Review: The Conjuring 2

Directed by: James Wan
Written by: Carey Hayes, Chad Hayes, James Wan, David Leslie Johnson
Starring: Patrick Wilson, Vera Farmiga, Frances O'Connor, Simon McBurney, Franka Potente, Madison Wolfe
Released: June 9, 2016
Grade: A-

The Conjuring 2
You generally know what to expect when it comes to a horror film.  You’re likely to see demons, ghosts or some other kind of spirit.  Doors will creak open unexpectedly and objects will fly across the room.  The director adds to the suspense by using music and sound, or a lack thereof, at just the right moment.  Some folk in the audience will shriek while others with laugh.

As predictable as the genre can be, it’s possible to create an effective horror film in today’s age.  The Babadook (2014) won AACTA Awards for best picture, director and screenplay.  It Follows (2014) has a 97% approval rating on Rotten Tomatoes and developed a cult-like following.  Other examples that spring to mind are Annabelle, Mama and Sinister.  They’re all a lot more intriguing than the tired Paranormal Activity franchise.

Serving as a sequel to the 2013 original, The Conjuring 2 can now be included in the aforementioned list.  It’s another “feather in the cap” of 39-year-old Australian James Wan who keeps demonstrating his skill behind the camera.  He has left a mark in the horror world with Saw, Insidious and The Conjuring and is now expanding into the action genre with Furious 7 and Aquaman (scheduled to be released in 2018).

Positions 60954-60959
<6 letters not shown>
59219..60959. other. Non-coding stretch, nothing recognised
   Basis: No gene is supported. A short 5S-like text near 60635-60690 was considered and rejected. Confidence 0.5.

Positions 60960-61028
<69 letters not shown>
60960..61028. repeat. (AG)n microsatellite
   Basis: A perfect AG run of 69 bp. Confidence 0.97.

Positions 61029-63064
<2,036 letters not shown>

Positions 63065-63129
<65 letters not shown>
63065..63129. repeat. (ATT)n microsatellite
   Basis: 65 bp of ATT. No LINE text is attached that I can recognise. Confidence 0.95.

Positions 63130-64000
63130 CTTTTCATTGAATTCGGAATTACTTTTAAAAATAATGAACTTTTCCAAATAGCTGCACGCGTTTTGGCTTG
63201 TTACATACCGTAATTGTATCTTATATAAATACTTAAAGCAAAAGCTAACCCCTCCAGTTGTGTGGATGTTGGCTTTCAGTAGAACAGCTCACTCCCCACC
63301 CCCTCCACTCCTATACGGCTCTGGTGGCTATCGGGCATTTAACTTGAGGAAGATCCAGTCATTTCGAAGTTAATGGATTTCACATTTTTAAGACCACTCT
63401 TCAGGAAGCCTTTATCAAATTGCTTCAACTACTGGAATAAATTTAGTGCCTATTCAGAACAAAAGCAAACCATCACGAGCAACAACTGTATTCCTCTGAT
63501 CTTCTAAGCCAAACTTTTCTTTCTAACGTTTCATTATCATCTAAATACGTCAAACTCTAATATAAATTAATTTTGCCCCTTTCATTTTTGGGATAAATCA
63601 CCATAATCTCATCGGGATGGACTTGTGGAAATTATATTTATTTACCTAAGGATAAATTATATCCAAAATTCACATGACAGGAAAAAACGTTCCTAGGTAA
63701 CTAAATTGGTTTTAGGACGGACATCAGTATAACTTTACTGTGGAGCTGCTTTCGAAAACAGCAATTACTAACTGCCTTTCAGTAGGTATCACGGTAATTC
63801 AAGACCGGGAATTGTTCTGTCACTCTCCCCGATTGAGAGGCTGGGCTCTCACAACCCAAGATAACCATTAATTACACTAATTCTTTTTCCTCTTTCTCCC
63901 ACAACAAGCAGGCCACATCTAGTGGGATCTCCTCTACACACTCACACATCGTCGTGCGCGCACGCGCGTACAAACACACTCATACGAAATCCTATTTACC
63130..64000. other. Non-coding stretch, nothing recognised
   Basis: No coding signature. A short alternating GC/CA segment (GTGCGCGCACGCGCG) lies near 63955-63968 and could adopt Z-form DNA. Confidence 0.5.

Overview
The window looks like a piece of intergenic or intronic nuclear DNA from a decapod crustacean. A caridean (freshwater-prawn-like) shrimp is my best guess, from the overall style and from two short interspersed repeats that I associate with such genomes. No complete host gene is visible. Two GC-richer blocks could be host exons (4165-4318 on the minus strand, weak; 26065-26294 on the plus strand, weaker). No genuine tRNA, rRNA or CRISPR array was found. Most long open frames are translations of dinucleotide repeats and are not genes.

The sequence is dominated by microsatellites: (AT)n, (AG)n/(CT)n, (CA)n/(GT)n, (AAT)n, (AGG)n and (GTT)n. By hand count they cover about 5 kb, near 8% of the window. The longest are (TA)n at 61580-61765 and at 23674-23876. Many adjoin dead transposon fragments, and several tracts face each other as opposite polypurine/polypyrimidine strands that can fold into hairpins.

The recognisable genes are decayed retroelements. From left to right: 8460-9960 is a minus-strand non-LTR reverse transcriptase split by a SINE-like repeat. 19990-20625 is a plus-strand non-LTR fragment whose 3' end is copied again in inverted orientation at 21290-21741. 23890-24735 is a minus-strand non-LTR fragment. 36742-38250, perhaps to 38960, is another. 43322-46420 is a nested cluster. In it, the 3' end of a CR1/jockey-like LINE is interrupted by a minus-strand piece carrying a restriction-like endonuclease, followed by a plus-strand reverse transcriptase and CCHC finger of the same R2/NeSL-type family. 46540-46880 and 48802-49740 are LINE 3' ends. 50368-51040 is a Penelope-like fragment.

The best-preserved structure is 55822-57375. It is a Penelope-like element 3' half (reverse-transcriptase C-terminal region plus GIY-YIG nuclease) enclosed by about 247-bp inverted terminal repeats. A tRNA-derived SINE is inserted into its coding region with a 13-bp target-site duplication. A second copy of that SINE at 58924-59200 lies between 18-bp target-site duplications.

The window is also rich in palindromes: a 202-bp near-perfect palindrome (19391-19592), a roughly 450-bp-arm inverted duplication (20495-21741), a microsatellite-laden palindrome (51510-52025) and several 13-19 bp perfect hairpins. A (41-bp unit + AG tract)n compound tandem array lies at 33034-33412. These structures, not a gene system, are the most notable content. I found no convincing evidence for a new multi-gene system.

The Conjuring 2 begins in 1970s New York by reintroducing us to Ed and Lorraine Warren (played by Patrick Wilson and Vera Farmiga).  The Catholic Church calls them in when frightened parishioners believe they are being terrorised by a paranormal being.  Their first task with any new case is to make sure it is credible.  The Church wants to ensure it is not associated with a proven hoax.

Ed and Lorraine are sent to London to investigate the haunting of a house that has been generating media attention in the British press.  It’s one of cinema’s most overused songs but it still feels appropriate when Wan utilises “London Calling” by The Clash to introduce the London narrative.  A poor family from a run-down home are desperate for help.  They are hearing unexplained noises in the middle of the night and the children are communicating with someone not from this world.

Without giving too much away, The Conjuring 2 is taking a well-worn genre and attempting to fresh it up.  It doesn’t waste time with lengthy character introductions.  There are frights on offer within the opening 10 minutes.  It also doesn’t waste time on tiring “I don’t believe you” subplots.  The mother (O’Connor) is initially sceptical of her children’s tales but it doesn’t take very long before she realises the truth.

The film’s most impressive quality is its use of sound, music and visuals.  Wan clearly knows how to keep the audience on their toes.  There are some terrific sequences where the camera hovers like a ghost above the characters.  There are other great moments (such as one involving a painting) where shadows and lighting are used to perfect effect.  You’re never quite sure whether your attention should be focused on the foreground or the background.

See this at night and see this with a large audience.  The experience will be as cool as the film itself.